The legendary Cunard Queen Elizabeth 2 on the Hudson River in New York City, October 16, 2008, as she departs for the final time.

05 June, 2010

R.M.S. Laconia

This Cunard ship is directly responsible for my existence and the continuation of our branch of the MacLeod family ancestry in the United States.  On July 31, 1927, my Grandfather, William Angus MacLeod, arrived in Boston on the Laconia.  The ship sailed out of Liverpool, with a stop in Glasgow, where my Grandfather boarded for his journey to America, never to see Scotland again.  With the fishing fleet of his hometown of Peterhead essentially destroyed in WWI, there was no work to be had.  Many of his family had already fled to the United States with the hope of jobs and prosperity.  His occupation is listed as "sawmill worker" on the immigration papers, but more specifically, he was a cooper and made the wooden barrels for the fishing fleet.  Other Peterhead family members were stone masons in the granite quarries of Peterhead and many fled to Barre, Vermont to continue their trade in the local granite quarries.  My Grandfather left with all his worldly posessions, including his tools, in a steamer trunk, which I still have in my possession.

Interestingly, my Grandfather changed his name here from McLeod to MacLeod.  In Scotland, the two spellings are interchangable and dropping the "a" is an abreviation of "Mac", which means "son of."  I recall him mentioning the reasoning behind the subtle change was that he did not want to be confused as a "Mic" or irishman.  At the time, there was widespread discrimination in this country of the Irish. 

The Laconia was built for the Anchor-Donaldson Line by Swan, Hunter & Wigham Richardson shipbuilders located in Wallsend-on-Tyne, UK along with sisterships Scythia and Samaria.  Cunard Line later aquired the Anchor Line in whole and ran the line as a subsidiary.  Sadly, when we visited the Tyne on our QE2 Farewell to the British Isles Voyage, there is absolutely nothing left of the shipbuilding trade save for the drydocks.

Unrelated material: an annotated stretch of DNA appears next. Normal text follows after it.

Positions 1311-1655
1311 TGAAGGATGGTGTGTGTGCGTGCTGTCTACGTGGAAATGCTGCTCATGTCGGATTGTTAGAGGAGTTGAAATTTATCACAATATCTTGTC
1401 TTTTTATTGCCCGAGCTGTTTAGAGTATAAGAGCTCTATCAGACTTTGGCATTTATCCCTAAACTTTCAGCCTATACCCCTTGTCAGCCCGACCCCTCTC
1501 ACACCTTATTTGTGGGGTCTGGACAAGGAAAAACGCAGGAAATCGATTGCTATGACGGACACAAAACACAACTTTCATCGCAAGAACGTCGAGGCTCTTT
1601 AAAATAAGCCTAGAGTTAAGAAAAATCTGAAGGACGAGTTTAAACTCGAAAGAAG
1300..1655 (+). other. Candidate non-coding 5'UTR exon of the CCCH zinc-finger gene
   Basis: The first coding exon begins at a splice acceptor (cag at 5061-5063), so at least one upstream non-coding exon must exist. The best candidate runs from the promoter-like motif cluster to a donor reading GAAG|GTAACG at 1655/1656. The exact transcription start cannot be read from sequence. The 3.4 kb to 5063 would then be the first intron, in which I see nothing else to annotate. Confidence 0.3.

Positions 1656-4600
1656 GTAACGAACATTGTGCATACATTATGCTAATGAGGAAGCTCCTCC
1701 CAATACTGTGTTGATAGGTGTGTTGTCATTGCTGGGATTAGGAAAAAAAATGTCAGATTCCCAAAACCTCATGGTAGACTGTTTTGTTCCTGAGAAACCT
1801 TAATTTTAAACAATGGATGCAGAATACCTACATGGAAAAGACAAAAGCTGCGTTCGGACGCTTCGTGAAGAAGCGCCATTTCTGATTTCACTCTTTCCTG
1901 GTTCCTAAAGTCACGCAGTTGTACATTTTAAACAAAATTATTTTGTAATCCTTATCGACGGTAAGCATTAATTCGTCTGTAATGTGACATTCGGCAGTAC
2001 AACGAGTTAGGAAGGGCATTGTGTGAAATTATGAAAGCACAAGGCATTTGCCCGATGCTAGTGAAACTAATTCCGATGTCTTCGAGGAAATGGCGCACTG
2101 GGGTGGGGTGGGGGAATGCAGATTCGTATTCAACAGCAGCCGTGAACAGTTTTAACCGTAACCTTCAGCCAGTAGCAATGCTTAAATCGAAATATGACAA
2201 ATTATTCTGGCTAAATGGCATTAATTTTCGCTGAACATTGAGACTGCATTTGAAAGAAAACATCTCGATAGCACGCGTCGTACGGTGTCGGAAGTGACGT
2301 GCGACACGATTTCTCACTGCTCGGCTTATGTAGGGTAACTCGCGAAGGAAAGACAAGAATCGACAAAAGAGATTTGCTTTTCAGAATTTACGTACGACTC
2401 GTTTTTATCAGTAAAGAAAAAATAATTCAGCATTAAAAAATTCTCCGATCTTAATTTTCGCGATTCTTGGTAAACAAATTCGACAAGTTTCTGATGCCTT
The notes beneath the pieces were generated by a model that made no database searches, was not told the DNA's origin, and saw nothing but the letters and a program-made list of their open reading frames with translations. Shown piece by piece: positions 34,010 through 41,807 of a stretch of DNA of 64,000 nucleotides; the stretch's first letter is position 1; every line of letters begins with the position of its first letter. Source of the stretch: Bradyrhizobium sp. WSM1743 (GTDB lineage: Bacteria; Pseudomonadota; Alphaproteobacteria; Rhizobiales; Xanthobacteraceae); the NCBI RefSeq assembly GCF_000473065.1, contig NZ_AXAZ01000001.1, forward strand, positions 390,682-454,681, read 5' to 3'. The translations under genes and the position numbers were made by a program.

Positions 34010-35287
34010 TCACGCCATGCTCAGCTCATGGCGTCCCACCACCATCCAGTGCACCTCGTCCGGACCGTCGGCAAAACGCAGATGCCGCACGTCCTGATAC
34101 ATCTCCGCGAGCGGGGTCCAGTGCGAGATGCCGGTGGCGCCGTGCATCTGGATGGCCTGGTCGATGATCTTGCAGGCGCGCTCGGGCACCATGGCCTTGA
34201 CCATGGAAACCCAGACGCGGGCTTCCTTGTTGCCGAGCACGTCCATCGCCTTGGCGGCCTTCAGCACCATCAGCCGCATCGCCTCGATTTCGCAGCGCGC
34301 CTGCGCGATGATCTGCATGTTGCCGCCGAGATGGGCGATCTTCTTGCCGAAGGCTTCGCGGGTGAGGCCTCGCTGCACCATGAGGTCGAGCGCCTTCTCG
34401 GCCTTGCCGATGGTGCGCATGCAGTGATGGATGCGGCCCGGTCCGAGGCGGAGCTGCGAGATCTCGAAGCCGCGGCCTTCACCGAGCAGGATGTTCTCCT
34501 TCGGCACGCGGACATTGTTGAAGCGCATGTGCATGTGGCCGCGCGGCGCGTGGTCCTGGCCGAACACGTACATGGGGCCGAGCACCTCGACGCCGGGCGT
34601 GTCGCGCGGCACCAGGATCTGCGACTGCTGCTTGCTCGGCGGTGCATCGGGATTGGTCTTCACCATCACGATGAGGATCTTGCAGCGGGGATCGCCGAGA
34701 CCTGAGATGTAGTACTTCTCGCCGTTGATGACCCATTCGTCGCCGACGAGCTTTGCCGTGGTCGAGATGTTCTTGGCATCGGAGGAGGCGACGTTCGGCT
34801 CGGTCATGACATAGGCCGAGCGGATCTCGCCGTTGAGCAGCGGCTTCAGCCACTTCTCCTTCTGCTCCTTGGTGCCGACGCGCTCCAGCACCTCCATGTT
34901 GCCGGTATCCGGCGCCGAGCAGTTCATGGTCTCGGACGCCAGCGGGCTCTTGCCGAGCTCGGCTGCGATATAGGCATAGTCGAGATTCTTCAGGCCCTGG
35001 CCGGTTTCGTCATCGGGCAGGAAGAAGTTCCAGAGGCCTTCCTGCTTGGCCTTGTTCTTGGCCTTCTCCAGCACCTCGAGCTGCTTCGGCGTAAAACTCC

The 20,000 ton Laconia was the second ship to bear the name as the first Laconia was sunk in WWI by German torpedos.  As originally constructed, the 623 foot long, 73 foot wide Laconia accommodated 2180 passengers in 340 cabin class, 340 tourist class, and 1,500 third class cabins.  Rest assured, my Grandfather traveled in third class.  With twin screws and steam turbines, her service speed was a respectable 16 knots, but the crossing would be long compared to a swift 30 knot QE2 crossing in far more luxury.

In 1923, the first of its kind Cunard World Cruise was undertaken by the Laconia, with 22 ports of call during the 130 day long cruise, a tradition upheld by QE2 and the current Cunard Fleet. Located outside the Yacht Club on QE2, there is a large silver cup, the Laconia Cup, commemorating this event.  This was a reminder to me of my family's Cunard connection everytime I passed by it.

 R.M.S. Laconia continued her service with Cunard until September 4, 1939, when the British Admiralty requisitioned the ship for war time duty, converting the ship into an armed merchant ship.  Unfortunately, the second Laconia met the same fate as her predecessor and was sunk by a German torpedo.  On September 12, 1941, at 8:10PM, 130 miles northeast of Ascension Island, the Laconia was struck on the starboard side by a torpedo fired by U-Boat U-156.  At 9:11PM, the ship sunk with many Italian prisoners of war onboard, which proved to be an embarrassing situation for the Germans since they were allied with Italy at the time.  At this time, the U-Boat captain surfaced and rescued as many survivors as they could in an incident that would become known as the Laconia Incident.

Realizing civilians and prisoners were onboard, the U-Boat captain requested additional help from U-Boat Command and several additional U-Boats were dispatched, all flying Red Cross flags signaling a rescue operation was underway.  Allied B-24's in the area, allegedly unaware of the rescue operation underway and they started attacking the surfaced U-Boats with survivors on deck. The German submarines were ordered to dive and the survivors on deck were abandoned.  After this incident, the German Command ordered all U-Boat commanders not to rescue any survivors after torpedo attacks.

The Laconia is one of many Cunard ships responsible for safely transporting my relatives from the UK either to visit or to immigrate to the United States.  While my Grandfather did not get the opportunity to experience the Statue of Liberty on his arrival, many of my relatives did on other ships of the Cunard Line Cameronia, Carmania, Saxonia, Queen Mary, and Queen Elizabeth and White Star Line Cymric and Olympic (Titanic's sistership.)

No comments:

Post a Comment